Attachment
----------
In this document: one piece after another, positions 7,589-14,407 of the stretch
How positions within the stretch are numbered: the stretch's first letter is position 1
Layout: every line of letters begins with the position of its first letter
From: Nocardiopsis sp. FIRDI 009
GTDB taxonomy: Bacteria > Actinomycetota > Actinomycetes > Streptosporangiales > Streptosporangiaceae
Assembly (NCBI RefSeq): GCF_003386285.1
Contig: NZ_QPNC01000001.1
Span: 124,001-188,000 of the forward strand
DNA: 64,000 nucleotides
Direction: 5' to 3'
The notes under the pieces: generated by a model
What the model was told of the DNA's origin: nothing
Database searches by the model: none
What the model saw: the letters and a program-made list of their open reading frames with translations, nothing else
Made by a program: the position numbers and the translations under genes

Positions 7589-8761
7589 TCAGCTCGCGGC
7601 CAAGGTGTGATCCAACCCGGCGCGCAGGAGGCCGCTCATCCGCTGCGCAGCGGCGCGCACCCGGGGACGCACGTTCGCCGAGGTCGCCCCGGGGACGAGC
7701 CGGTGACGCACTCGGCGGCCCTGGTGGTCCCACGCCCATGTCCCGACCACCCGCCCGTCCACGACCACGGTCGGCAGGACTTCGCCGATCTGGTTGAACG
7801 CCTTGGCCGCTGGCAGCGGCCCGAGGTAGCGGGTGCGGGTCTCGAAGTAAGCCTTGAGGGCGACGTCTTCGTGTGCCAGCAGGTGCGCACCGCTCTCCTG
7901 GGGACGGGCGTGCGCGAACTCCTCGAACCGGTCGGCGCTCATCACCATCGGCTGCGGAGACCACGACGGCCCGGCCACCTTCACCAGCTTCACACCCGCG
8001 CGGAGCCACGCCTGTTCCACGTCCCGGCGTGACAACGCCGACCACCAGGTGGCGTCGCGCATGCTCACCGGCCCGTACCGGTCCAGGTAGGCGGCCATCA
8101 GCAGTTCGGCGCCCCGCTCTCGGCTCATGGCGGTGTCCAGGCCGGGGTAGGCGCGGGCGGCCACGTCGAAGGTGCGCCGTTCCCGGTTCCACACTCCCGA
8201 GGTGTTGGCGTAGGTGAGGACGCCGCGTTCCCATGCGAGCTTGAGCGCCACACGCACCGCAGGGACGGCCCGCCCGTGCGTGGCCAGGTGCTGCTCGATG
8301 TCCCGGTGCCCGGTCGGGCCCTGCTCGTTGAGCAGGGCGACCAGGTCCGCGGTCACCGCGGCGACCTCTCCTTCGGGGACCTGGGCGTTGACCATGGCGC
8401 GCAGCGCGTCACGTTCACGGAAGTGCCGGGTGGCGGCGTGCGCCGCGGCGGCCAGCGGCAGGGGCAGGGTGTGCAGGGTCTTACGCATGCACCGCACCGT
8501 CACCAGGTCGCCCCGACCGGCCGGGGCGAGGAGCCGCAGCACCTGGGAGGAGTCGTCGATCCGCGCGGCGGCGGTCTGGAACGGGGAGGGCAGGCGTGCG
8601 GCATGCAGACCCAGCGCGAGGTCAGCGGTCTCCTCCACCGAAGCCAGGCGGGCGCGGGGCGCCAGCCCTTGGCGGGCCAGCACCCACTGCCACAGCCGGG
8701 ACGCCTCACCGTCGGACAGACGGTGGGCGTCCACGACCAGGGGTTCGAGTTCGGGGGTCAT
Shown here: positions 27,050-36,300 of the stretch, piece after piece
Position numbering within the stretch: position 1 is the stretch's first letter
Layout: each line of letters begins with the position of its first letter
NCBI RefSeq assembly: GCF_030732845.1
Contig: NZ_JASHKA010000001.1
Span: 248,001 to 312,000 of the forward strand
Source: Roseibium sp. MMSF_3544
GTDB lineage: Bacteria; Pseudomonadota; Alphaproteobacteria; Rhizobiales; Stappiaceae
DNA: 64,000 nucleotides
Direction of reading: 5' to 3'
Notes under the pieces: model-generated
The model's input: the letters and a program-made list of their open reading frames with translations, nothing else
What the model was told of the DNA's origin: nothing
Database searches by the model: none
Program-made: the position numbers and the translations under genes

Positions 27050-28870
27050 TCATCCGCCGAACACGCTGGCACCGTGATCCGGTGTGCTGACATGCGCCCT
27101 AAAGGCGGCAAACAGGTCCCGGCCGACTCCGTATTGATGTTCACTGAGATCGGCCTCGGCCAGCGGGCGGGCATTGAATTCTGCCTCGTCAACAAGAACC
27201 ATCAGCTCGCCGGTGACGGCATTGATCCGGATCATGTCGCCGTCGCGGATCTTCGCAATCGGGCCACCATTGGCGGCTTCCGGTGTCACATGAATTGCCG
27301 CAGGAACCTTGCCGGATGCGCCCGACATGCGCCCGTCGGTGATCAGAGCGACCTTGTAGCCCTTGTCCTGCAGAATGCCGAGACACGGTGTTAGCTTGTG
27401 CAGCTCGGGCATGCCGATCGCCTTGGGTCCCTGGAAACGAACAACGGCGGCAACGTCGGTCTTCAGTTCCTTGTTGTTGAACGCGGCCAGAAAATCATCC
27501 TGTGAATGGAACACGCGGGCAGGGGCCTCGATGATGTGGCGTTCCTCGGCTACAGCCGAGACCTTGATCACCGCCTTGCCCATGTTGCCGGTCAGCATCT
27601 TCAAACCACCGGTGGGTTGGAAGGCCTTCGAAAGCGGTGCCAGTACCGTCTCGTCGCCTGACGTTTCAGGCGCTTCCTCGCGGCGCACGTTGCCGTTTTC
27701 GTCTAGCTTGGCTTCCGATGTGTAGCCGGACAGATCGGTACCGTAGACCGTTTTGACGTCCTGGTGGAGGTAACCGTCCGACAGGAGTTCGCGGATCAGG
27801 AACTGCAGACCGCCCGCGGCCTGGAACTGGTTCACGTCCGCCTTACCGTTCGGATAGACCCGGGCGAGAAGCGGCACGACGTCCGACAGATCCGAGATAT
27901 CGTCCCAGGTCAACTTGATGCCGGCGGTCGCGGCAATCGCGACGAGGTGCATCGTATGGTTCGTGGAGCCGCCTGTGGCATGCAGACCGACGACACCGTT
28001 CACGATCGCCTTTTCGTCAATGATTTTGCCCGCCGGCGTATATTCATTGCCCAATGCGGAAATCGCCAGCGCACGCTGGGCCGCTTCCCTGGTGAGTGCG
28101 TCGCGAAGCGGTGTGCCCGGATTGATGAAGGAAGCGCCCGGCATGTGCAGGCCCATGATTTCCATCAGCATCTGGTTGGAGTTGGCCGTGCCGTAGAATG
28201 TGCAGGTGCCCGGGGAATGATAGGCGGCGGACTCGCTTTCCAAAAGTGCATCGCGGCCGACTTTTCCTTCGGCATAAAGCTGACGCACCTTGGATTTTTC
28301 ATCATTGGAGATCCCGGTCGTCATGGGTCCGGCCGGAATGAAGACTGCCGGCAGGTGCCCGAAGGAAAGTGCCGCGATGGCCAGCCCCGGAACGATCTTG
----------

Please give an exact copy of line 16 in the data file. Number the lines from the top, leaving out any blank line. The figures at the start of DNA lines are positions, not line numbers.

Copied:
Positions 7589-8761